Preserving the News: The Vanderbilt Television News Archive

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By Steve Zalusky

In 1968, Vietnam War protesters chanted, "The whole world is watching," outside the Democratic National Convention in Chicago.

Indeed, Americans were watching, gathering information on their evening news.

And on the campus of Vanderbilt University in Tennessee, others were not only watching, but also taping the evening news broadcasts.

The Vanderbilt Television News Archive is the world's most extensive and complete archive of television news. 

Since it turned on its first tape machine on Aug. 5, 1968, the archive has been preserving and providing access to television news broadcasts of the national networks.

At present, the archive contains more than 1 million records in its database, said the archive's director, John Lynch. It includes broadcasts - and descriptions of those broadcasts - from the three major networks, as well as shows from networks like CNN and Fox.

The idea for the archive was spawned by a local politician and Vanderbilt graduate named Paul Simpson, who was an independent mayor of one of the towns that comprise Nashville.

"He was also interested in the news," Lynch said. "And on a business trip to new York he went to the three networks. And toured the three networks. And, he is not sure which one, but at one of them, he asked if he could see an old news show from a week or two before. And they told him that they were routinely at that time erasing the tapes and reusing them.

"And this is where he differed I think from most of us in that that upset him. He thought that was not right. And something needed to be done to keep those shows."

When he returned, he began floating some ideas, such as setting up a foundation. Talks with Vanderbilt led to a three-month experiment.

"The experiment started on Aug. 5, because that was the first day of the Republican convention," Lynch said.

The recording equipment was borrowed from Ampex and handled by two volunteers, Simpson and the director of the Vanderbilt library.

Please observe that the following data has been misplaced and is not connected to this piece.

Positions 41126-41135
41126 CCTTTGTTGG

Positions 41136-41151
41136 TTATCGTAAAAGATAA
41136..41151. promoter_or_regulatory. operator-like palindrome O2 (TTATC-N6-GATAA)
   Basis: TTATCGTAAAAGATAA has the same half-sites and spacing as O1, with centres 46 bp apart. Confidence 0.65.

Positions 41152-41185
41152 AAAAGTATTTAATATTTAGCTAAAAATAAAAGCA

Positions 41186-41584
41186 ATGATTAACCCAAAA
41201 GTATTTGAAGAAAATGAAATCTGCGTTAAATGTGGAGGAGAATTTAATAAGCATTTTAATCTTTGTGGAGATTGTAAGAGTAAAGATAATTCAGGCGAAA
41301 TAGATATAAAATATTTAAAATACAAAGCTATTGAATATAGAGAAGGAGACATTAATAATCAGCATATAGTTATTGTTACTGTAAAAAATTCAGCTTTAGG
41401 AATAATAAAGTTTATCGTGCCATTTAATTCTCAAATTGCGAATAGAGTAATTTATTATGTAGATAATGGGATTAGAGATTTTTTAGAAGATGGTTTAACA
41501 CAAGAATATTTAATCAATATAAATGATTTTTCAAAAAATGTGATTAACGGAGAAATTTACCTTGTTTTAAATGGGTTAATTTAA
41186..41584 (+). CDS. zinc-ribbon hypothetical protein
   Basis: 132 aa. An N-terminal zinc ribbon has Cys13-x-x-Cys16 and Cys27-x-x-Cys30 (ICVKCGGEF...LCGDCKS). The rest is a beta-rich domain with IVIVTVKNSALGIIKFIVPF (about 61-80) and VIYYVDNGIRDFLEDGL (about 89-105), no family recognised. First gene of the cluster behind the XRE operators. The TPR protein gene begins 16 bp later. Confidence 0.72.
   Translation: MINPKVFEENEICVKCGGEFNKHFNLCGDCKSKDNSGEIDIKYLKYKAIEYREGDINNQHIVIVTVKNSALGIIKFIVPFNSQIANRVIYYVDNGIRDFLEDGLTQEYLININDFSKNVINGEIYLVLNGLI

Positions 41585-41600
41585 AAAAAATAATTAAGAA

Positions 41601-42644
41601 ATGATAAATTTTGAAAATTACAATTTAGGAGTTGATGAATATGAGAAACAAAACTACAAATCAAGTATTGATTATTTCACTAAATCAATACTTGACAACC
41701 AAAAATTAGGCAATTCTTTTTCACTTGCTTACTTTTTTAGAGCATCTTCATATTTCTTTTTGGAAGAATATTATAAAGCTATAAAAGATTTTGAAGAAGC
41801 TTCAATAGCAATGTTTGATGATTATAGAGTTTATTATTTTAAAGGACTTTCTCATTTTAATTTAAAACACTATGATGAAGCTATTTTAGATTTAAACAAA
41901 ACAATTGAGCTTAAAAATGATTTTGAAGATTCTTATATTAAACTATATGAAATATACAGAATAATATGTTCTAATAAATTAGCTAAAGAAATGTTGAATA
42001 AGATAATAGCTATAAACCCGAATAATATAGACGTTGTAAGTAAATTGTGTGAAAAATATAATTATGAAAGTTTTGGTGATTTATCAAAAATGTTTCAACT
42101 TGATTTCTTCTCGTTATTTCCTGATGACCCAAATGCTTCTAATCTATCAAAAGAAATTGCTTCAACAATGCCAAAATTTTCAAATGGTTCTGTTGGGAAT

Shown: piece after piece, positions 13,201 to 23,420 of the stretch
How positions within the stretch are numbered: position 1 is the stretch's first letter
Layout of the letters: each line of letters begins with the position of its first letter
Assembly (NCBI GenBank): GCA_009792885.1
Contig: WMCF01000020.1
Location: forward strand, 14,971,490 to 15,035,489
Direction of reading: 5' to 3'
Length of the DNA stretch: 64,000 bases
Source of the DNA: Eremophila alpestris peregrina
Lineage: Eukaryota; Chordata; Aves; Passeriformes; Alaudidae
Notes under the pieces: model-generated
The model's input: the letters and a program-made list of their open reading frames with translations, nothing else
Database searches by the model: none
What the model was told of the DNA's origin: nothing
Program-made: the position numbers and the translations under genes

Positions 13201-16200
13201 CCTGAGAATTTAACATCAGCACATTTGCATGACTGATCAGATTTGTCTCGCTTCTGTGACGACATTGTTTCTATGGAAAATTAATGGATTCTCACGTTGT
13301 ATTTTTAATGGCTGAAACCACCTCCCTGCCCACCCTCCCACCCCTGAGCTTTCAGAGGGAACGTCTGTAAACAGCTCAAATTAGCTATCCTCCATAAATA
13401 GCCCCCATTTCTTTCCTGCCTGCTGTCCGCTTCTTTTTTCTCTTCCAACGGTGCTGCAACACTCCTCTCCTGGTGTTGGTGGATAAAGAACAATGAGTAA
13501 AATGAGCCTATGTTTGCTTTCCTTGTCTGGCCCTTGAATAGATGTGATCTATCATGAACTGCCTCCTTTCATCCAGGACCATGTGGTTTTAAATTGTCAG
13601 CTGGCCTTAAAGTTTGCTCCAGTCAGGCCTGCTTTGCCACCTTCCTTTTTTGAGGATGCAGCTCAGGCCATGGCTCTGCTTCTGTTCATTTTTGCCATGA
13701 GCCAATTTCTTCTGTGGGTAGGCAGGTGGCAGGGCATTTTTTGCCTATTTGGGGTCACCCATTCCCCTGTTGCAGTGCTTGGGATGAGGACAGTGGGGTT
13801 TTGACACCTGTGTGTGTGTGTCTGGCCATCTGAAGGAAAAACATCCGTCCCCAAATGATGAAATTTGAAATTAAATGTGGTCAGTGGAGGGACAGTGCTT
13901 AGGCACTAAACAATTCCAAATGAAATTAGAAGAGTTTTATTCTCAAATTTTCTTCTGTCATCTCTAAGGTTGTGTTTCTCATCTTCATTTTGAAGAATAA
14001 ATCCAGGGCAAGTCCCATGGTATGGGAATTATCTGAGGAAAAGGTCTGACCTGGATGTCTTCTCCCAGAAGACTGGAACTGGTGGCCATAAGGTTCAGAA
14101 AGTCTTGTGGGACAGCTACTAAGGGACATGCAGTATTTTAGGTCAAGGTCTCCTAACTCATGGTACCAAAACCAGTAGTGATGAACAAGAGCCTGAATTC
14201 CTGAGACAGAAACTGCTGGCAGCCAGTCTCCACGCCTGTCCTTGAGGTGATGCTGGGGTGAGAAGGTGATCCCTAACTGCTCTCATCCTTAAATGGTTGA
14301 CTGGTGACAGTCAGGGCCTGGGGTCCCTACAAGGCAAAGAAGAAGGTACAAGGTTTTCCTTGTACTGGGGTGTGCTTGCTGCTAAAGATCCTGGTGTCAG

The experiment, obviously, was a success, and the recording is still happening to this day.

"We’re in a facility that is owned by Vanderbilt, which is across the street from what most people see as the campus but which is still a Vanderbilt-owned building," he said. "We record the way you would record at home, basically, except that we do it with, probably, a little more professional equipment."

Over the years, there have been many significant moments preserved.

"The biggest moment captured is the (first) Gulf War, which extensively televised, especially on CNN," Lynch said, who added that the archive was basically able to record 24 hours a day for the entire run of the war.

"We did the same for the Iraq War as well, but the coverage that the networks did was different," he said. "CNN didn't make the same kind of commitment to that one," mainly because the fighting was structured differently.

He said the archive also has an extensive collection devoted to the Watergate hearings and the Iran-Contra hearings.

The collection also shows the progression of stories as they have been covered by the evening news, such as the AIDS epidemic. He said it demonstrates not only how AIDS was viewed by the press, but also by the public.